Breastfeeding is hard work, but it’s also very rewarding. For me, breastfeeding was the only way I could feed my daughter without using formula. And as a new mom who’s sleep-deprived and overwhelmed by the responsibilities of being a parent for the first time, anything that helps make my life easier is a godsend. Still, breastfeeding does have its downsides: namely, extreme breastfeeding hunger! When you’re exclusively breastfeeding—meaning you’re not supplementing with formula—you may find yourself constantly hungry while breastfeeding due to supply issues or other factors. But don’t worry! There are things you can do to curb your craving for food while still providing all of your baby’s nutritional needs through breast milk alone. In this article, I’ll analyze why breastfeeding makes you so hungry and share some tips on how to deal with breastfeeding-related hunger to have proper knowledge of what to eat during breastfeeding.
Does breastfeeding make you hungry?
Although milk supply burns calories, it doesn’t burn as many as you might think. Some studies have shown that the average mother loses around 500 calories per day while breastfeeding—of which only about half is burned through nursing itself (the rest is from the extra effort of carrying around a baby).
That’s not enough to cause weight loss: In fact, most moms report gaining between 3 and 5 pounds during their first six weeks of breastfeeding. The reason for this sudden influx is simple: Your body’s fat stores are reserved for milk production and for your baby’s growth! Since the latter takes priority over your own needs, you’ll likely find yourself always hungry when breastfeeding than usual during those first few months of feeding.
Energy Cost of Lactation
You can see why breastfeeding mothers need to eat a lot: the energy cost of lactation is high. The typical breastfed baby eats about 32 ounces of breastmilk per day, which works out to 15,000 calories per year (or 2,100 calories per month). That’s more than twice the total daily energy requirement for an adult woman!
The body needs all those extra calories because it’s not just producing milk; it also has to make enough extra blood and nutrients to support your baby’s growth during this time period. The good news is that while this increased calorie demand lasts only a few months (assuming you’re only breastfeeding), your body will continue making more lean muscle mass and bone density so that once you stop breastfeeding, you’ll feel stronger than before.
Adjustment to Hormone Levels – a reason for feeling constantly hungry while breastfeeding
When you’re breastfeeding, your hormone levels are affected by the hormones in your breast milk. When you’re not breastfeeding anymore, those hormone levels return to normal levels.
In general, when it comes to food and what makes you hungry or not hungry, there are three main hormones that affect our appetite: ghrelin (promotes hunger), leptin (promotes satiety) and amylin (decreases appetite).
Ghrelin is one of the hunger-stimulating hormones that gets released from cells in our stomachs when we’re hungry. Leptin is a satiety-signaling hormone that gets released from fat cells and promotes feelings of fullness after eating a meal or snack. Amylin also works with leptin to control how soon we feel full after eating—it slows down digestion so that you don’t get an immediate burst of energy right after eating a big meal or snack like some other animals do.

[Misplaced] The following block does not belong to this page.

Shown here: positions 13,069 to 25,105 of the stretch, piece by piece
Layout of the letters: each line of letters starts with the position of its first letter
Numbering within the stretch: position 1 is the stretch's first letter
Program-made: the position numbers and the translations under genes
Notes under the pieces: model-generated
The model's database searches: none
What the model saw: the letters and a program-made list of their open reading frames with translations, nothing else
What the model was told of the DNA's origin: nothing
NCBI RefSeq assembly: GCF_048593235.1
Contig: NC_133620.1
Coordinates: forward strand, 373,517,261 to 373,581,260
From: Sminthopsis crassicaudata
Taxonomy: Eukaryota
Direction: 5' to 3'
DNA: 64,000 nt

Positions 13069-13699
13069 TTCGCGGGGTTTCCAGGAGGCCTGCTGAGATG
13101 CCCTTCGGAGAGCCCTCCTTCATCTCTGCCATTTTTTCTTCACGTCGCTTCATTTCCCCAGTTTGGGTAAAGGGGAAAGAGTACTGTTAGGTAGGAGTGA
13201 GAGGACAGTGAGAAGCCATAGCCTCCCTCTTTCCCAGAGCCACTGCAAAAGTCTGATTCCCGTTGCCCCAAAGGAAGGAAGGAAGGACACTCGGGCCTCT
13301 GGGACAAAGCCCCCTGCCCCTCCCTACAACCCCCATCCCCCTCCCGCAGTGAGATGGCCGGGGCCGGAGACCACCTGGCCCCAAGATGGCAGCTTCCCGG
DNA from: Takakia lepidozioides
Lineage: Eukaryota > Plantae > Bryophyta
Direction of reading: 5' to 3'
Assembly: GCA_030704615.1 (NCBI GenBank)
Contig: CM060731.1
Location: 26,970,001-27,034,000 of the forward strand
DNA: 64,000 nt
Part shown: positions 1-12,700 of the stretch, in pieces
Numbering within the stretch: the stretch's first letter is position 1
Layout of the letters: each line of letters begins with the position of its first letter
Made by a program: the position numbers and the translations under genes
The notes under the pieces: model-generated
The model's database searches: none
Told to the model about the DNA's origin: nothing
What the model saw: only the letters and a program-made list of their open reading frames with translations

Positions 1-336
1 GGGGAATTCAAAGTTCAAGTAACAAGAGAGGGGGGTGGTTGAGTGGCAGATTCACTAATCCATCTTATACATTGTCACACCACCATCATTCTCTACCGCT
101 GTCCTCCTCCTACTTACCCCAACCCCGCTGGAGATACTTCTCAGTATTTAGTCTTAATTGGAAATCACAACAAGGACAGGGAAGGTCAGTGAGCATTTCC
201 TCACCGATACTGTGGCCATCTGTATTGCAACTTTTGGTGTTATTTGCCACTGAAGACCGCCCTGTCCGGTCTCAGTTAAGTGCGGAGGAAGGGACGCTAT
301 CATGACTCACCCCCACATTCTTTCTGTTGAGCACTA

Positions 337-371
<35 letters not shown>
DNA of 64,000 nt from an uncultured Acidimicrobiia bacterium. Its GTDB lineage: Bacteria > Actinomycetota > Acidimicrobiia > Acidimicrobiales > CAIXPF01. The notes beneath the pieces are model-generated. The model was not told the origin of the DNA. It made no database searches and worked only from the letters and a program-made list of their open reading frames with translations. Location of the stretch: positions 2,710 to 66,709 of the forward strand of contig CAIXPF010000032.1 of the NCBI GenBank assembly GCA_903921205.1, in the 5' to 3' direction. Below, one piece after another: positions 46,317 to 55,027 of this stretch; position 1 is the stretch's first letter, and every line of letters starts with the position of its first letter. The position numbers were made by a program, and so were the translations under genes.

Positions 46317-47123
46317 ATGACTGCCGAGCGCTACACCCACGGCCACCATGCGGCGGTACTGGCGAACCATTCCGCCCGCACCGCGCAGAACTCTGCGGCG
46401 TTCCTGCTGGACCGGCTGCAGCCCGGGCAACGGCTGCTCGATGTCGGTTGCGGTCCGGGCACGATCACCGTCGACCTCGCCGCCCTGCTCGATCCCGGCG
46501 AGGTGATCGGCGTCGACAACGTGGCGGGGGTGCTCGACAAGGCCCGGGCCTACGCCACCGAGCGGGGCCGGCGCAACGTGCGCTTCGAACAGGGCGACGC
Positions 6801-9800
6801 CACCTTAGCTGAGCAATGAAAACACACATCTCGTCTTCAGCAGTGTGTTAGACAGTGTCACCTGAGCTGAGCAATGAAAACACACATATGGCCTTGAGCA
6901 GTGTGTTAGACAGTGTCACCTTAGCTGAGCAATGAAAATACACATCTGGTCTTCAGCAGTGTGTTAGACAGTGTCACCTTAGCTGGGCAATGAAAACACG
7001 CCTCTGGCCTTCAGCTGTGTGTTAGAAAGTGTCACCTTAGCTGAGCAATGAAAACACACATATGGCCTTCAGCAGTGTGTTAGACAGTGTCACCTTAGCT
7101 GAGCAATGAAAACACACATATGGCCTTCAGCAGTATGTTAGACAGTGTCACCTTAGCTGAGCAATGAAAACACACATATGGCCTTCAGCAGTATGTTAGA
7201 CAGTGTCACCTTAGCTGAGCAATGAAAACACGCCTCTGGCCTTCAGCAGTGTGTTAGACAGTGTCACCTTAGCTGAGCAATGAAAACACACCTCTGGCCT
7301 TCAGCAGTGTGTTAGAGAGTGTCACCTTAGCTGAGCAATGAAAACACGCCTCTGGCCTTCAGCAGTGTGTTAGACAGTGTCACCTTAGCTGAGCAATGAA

Lack of Sleep Increasing Cortisol Levels
When you’re sleep deprived, your body releases cortisol. Cortisol is a stress hormone that can increase appetite and make it difficult to lose weight. If you’re not getting enough sleep, your body might be producing more of this hormone than usual.
In fact, researchers recently found that women who were given the lowest amount of rest during the night had higher levels of cortisol in their blood—and they ate more food than those who got their recommended eight hours. Another study found that when pregnant women had less than six hours’ sleep per night for several weeks straight (and less than 7% fell asleep within 30 minutes), they gained weight faster over time compared to those who slept 8 hours per night or more consistently throughout their pregnancy period.
Increased Nutrient Needs Not Being Met
You may be noticing that you’re always hungry while breastfeeding. That’s because breastfeeding increases the need for certain nutrients. In addition, your body needs to replenish its nutrient stores after giving birth, which means that sometimes you’ll feel like eating everything in sight!
Lactation is a great way to lose weight and maintain a healthy diet because it helps balance your blood sugar levels, stabilizes insulin production and helps keep hunger pangs at bay.
Why does breastfeeding make you thirsty?
When your body is working hard to feed your baby, it needs plenty of fluids to keep going and make sure that you don’t become dehydrated. “A dehydrated mom isn’t as efficient at breastfeeding,” says Dr. Perrine. “That can make her feel tired, which impacts how much she eats or drinks.”
Drink water or other non-caffeinated beverages like milk (dairy products are experts’ favorite!), juice and tea. Other beverages like coffee or sports drinks can help you stay hydrated while giving you an energy boost—but they’re best consumed in moderation since they also contain caffeine, which can cause sleepiness in some mothers.
Your Activity Level is High – keeps starving while breastfeeding
As you’re breastfeeding, you are likely to be more physically active. You may not want to be on your feet, but a baby who’s hungry and crying is going to be difficult to ignore.
This also means that if you aren’t already exercising regularly (and many new moms aren’t), then now would be an opportune time to start. Not only will it help burn fat and build muscle tone, but it can also help with stress relief and mental health issues like depression and anxiety.
Also Read – How Breastfeeding Affects Your Sex Life!